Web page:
Monday, November 24, 2014

Number 1661: Dagar, the Euro-Arab Desert Hawk

Dagar, Desert Hawk, the character of the 1940s, is not the same as Dagar the Invincible, the Gold Key barbarian hero of the '70s. We try not to confuse.

In Don Markstein’s Toonopedia this is what is said of the Dagar we are showing today:
“. . . Dagar, subtitled ‘Desert Hawk’, was a hero in an exotic land, who flourished for a couple of years at Fox Comics, starting in 1947. He was sort of a white sheik, a man of European extraction living as a wealthy and powerful (but, of course, adventurous) arab [sic]. He had his share of stereotyped characteristics, of course; but unlike stereotyped arabs in more recent fiction, was a good guy.”
That being said, there are a couple of Americans thrown in. Chuck Day and his sister, Wendi, are friends with an “Arab” girl, Ayesha,* whose scant costume would surely be banned by the Taliban. Ayesha gets mixed up with a phony pharaoh, Dagar is called in to rescue Ayesha from said pharaoh.

The story appeared in Dagar, Desert Hawk #15 (1948), the second issue. The artist is Edmond Good, whose work I have shown before. Later adventures of Dagar were taken over by none other than Jack Kamen, but Dagar had a short run, and by the end of the 1940s the Desert Hawk was covered over by the shifting sands of time.

*Friend and commenter, Daniel, would be the first to point out that Ayesha shares her name with the immortal character of H. Rider Haggard’s novel, She.

More Edmond Good goodies. Just click on the thumbnails.


Daniel [] said...

I would indeed be the first to point-out that bit about the name, but someone beat me to it. :-D

“Ayesha” is also the name of the most controversial of Mohammed's wives. (We'll avoid a fatwa against this 'blog by letting readers find the controversies elsewhere!) And it's a fairly popular name in the Arab and Persian world. And, with variant spellings, it can often be found as the name of african-American women.

But, yes, I first think of the mad sorceress queen of Kor. One of these years, I'll scan the many images that I've collected of her, and post them at my own 'blog.

Ryan Anthony said...

Would Ayesha really have gotten away with wearing that outfit (with golden nipples, no less) in the Middle East in the 40s?
I'm rather sick right now, but I had to get my Pappy fix!
Just finished reading the complete b&w Alex Toth Zorro comics collection (from Image). Also, on a recommendation in one of your older posts (I mentioned I'm working my way through them), I ordered Craig Yoe's "Boody" from Amazon.

Brian Barnes said...

I like this art, though I find the circle panels a bit distracting. There's a good bit of Eisner in there and even though it would be later and so obviously not an influence, a little bit of Feldstein. I do appreciate an artist that decides to drape breasts over the panel border!

The artist manages to give almost every native women the exact same hair cut, and it seems every last woman in that country is beautiful!

The story is paced strangely, Chuck and Wendi seem useless to the narrative and the fake pharaoh's capture is almost a second thought in the story. Still, a fun 40s adventure story.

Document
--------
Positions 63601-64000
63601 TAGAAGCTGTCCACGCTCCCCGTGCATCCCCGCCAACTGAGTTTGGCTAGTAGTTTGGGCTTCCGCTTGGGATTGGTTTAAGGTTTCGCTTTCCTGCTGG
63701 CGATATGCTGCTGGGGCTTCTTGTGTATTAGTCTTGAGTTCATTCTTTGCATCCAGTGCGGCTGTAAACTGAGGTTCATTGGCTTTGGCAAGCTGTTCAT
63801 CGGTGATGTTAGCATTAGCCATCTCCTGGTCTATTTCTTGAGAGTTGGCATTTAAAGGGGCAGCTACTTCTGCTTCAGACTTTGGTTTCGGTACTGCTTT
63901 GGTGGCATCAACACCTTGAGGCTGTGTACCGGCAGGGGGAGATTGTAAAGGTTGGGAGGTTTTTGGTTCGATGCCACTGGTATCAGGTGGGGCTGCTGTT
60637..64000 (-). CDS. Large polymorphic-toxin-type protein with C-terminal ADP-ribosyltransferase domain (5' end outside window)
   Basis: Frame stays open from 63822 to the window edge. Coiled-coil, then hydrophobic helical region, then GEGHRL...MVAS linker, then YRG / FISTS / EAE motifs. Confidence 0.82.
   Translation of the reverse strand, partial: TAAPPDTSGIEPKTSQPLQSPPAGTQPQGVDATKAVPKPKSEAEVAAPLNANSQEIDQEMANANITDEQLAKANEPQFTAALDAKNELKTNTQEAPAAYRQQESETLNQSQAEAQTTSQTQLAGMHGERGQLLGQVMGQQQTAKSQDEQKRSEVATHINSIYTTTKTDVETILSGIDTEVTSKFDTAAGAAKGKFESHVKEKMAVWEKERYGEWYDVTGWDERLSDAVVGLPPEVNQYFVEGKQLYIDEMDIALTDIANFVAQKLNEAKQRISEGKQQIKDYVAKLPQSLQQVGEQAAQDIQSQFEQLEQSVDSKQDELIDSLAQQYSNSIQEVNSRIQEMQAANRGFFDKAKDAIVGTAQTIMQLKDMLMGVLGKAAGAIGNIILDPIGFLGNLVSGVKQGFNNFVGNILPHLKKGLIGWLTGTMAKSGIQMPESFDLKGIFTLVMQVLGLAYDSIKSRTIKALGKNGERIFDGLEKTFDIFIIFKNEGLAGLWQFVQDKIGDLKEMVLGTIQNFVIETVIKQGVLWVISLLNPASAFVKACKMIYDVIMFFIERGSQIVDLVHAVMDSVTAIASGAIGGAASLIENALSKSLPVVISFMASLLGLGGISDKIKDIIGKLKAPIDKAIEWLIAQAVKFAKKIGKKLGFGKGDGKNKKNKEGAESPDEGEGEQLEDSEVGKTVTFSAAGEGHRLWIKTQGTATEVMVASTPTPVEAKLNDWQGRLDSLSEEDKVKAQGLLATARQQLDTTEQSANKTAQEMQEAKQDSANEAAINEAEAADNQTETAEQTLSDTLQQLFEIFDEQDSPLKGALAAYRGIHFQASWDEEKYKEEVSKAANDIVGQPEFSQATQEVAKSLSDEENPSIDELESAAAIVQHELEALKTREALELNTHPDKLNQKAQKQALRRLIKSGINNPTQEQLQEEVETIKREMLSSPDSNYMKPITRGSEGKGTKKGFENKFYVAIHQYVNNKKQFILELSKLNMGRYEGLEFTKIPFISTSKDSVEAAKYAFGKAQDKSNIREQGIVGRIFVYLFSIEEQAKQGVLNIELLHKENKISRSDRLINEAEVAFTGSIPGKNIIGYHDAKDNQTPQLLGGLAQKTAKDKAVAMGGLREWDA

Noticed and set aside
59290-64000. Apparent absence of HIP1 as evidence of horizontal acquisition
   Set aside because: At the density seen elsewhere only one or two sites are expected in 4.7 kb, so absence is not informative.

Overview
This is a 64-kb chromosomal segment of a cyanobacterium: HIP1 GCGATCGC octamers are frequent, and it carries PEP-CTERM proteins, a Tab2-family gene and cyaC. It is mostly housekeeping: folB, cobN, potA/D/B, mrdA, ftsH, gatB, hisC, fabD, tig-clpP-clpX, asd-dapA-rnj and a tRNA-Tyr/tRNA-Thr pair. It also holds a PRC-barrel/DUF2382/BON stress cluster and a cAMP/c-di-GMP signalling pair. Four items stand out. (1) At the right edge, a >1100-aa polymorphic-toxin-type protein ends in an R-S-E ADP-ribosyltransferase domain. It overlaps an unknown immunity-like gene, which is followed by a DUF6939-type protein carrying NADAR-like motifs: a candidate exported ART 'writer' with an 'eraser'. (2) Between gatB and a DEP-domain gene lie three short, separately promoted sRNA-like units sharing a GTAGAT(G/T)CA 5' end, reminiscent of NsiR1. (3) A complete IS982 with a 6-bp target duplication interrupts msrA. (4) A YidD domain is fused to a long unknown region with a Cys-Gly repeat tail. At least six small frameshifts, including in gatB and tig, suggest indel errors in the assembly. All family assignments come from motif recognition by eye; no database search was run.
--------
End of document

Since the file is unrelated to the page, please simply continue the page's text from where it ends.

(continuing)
Pappy said...

Ryan, get well soon, and thanks for keeping up with this blog despite your illness.

I hope Craig Yoe sees this note! I have his Boody close. (Notice I said "Boody" and not "booty"!)

Pappy said...

Brian, the circular panels were once quite popular and I assume they were meant as a design tool to break up the strict panel grid. As I've said before I like the panel grids because it gives more emphasis to the story. The circle panels call too much attention to the format.

(That includes lightning bolt-style panel borders, feet jumping out of panels, etc.)

Having said all that, I have seen so much of it I tend now to overlook it, only bringing it up when, as in your note, it is mentioned.

As for all the women being beautiful, it is a Fox comic, after all...home of Phantom Lady, Rulah and others.

Pappy said...

Dan'l, just thought I'd get a jump on you with the reference.

Speaking of She, Helen Gahagen, later congresswoman from California, had her one starring role as Ayesha in the 1935 movie version. She was also referred to by Richard Nixon as "the pink lady" for her supposed communist leanings. She responded by giving him the nickname he kept the rest of his life, Tricky Dick.

It doesn't have anything to do with Dagar, Desert Hawk, but what the hey, this morning I've got some time to spend on that kind of trivia.

Daniel [] said...

Helen Gahagan was blamed for the commercial failure of that movie, which is why her film career tanked. (Actually, the movie has a number of things deeply wrong with it, and a better performance by Gahagan would not have saved it.)

As a Congresswoman, she had a fairly flagrant affair with LBJ, though each of them were married to other people.

Gahagan was quite far to the political left, but not a sympathizer with the Communists. Meanwhile, Nixon was supported in that race by … JFK. (Ah, the things that go down the Memory Hole!)

Arion said...

Nice post. I can't say I've read Dagar, but it sure reminds me of other comics from that era.

I'll keep visiting your blog (I always find good stuff here).


Anonymous said...

"banned by the Taliban"! Ha! I enjoyed this romp of a comic book story but just as funny, although more purposely funny, reads your commentary, Pappy. Thanks.

Pappy said...

Arion, glad you find good stuff here. I spend a lot of time looking for it!

Pappy said...

7f7, thanks for the comment on my comments. I talk like that, too...the advantage to the written version is I get to edit myself, something I find a problem at times in my spoken dialogues.